“At night our scientists will slightly change the gravitational field of the Earth, and your country will be under water!” he said in a 2002 video, where he appeared to be visibly drunk.

Zhirinovsky was also known for making anti-Jewish statements, despite acknowledging his father’s Jewish heritage.

Zhirinovsky’s father, who abandoned the family in 1949, was a Jew of Polish descent – an inconvenient heritage given the strong antisemitic views of Russian nationalists. Zhirinovsky long denied he had Jewish ancestry but finally acknowledged it in a 2001 book, dismissing the importance of his ethnic background in a characteristically harsh assessment.

“Why should I reject Russian blood, Russian culture, Russian land, and fall in love with the Jewish people only because of that single drop of blood that my father left in my mother’s body?” he wrote.

Bad-boy reputation aside, Zhirinovsky was considered a skillful political operator and carefully toed the Kremlin line.

“Only the Russian leader decides what will happen to the world in the next 10 to 15 years,” he said in April 2021.

Russian lawmaker Yevgeniya Tishkovskaya, a deputy from the group called New Regional Politics, punches Russia’s nationalist Liberal Democratic Party leader Vladimir Zhirinovsky during an emergency session of the Duma, Russian parliament’s lower house, in Moscow, Sept. 9, 1995. (AP Photo/Misha Japaridze, File)

He will be remembered for his frequent nationalist outbursts and often outrageous behavior, such as throwing a glass of juice at liberal opponent Boris Nemtsov during a televised debate and fighting in parliament’s lower house, the Duma.

Supporters described him as a charismatic orator, who was popular with Russians nostalgic for the USSR as well as those disappointed with the Communists, democrats and Putin. Critics found his provocative nationalism shocking.

Russia’s liberal opposition despised him for being the Kremlin’s token opponent who helped channel discontent.

‘Give each woman a man’

Members of Zhirinovsky’s party were behind some of the country’s most attention-grabbing legislative initiatives. One LDPR lawmaker proposed stripping Russian women of citizenship for marrying foreigners. Another proposed banning the US dollar and allowing women to take two days of paid leave a month when they menstruate.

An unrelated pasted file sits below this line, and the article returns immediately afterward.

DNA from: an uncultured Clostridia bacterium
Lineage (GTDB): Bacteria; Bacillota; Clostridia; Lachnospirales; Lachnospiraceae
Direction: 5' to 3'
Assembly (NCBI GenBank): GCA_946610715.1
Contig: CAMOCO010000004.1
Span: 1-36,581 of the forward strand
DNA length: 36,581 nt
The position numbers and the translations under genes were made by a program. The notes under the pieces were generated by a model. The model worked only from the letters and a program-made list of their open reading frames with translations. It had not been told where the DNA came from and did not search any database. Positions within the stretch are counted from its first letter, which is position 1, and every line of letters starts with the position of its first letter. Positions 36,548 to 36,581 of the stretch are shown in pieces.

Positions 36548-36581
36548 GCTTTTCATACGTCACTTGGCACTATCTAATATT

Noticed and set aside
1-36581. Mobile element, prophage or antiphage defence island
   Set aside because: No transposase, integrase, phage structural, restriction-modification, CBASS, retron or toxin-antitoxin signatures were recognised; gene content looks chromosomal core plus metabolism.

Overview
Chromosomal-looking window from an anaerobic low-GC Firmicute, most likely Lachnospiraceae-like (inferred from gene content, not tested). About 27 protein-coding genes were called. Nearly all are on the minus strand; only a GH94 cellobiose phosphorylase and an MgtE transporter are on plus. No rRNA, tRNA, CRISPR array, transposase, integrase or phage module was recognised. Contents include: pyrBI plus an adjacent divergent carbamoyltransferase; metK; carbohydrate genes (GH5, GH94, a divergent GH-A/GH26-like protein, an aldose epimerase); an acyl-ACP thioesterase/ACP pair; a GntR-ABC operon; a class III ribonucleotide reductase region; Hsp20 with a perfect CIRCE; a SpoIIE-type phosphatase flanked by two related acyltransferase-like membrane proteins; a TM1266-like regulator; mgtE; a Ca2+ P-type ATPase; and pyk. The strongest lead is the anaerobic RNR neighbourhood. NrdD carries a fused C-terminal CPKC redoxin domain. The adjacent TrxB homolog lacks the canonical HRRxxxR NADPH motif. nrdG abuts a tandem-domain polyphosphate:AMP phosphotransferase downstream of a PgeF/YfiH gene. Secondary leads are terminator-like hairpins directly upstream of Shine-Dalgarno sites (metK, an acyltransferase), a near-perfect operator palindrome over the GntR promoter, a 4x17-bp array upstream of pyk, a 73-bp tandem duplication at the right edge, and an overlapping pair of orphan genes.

Zhirinovsky himself last year suggested pushing back the age of childhood to 30 because Russians “don’t understand a thing until they’re 30, they are all children.”

In 2007, Andrei Lugovoi, who is wanted in Britain in the murder of former Russian agent Alexander Litvinenko, was elected to Russia’s parliament as a representative of Zhirinovsky’s party and still sits in the Duma.

Born in 1946 in Soviet-era Kazakhstan, Zhirinovsky entered politics after studying Turkish, philosophy and law.

Putin was only an adviser to the mayor of Saint Petersburg when Russians first heard Zhirinovsky’s outbursts during the post-Soviet country’s first free presidential election in 1991.

Russian nationalist Liberal Democratic Party leader Vladimir Zhirinovsky, left, presents a gift to Iraqi President Saddam Hussein, at Hussein’s residency in central Baghdad, Oct. 15, 1995 with the Iraqi flag behind. (AP Photo/Pool/File)

The politician promised to lower the prices of vodka and “give each woman a man.” He placed third with six million votes.

The LDPR has advocated for the return of Moscow’s many lost territories, including Alaska, which Russia sold to the United States in 1867.

Zhirinovsky famously said he hoped that one day Russian soldiers could “wash their boots in the waters of the Indian Ocean.”

Though marginalized in recent years, Zhirinovsky continued to deliver nationalist rants in parliament and regularly appeared on Russian television talk shows.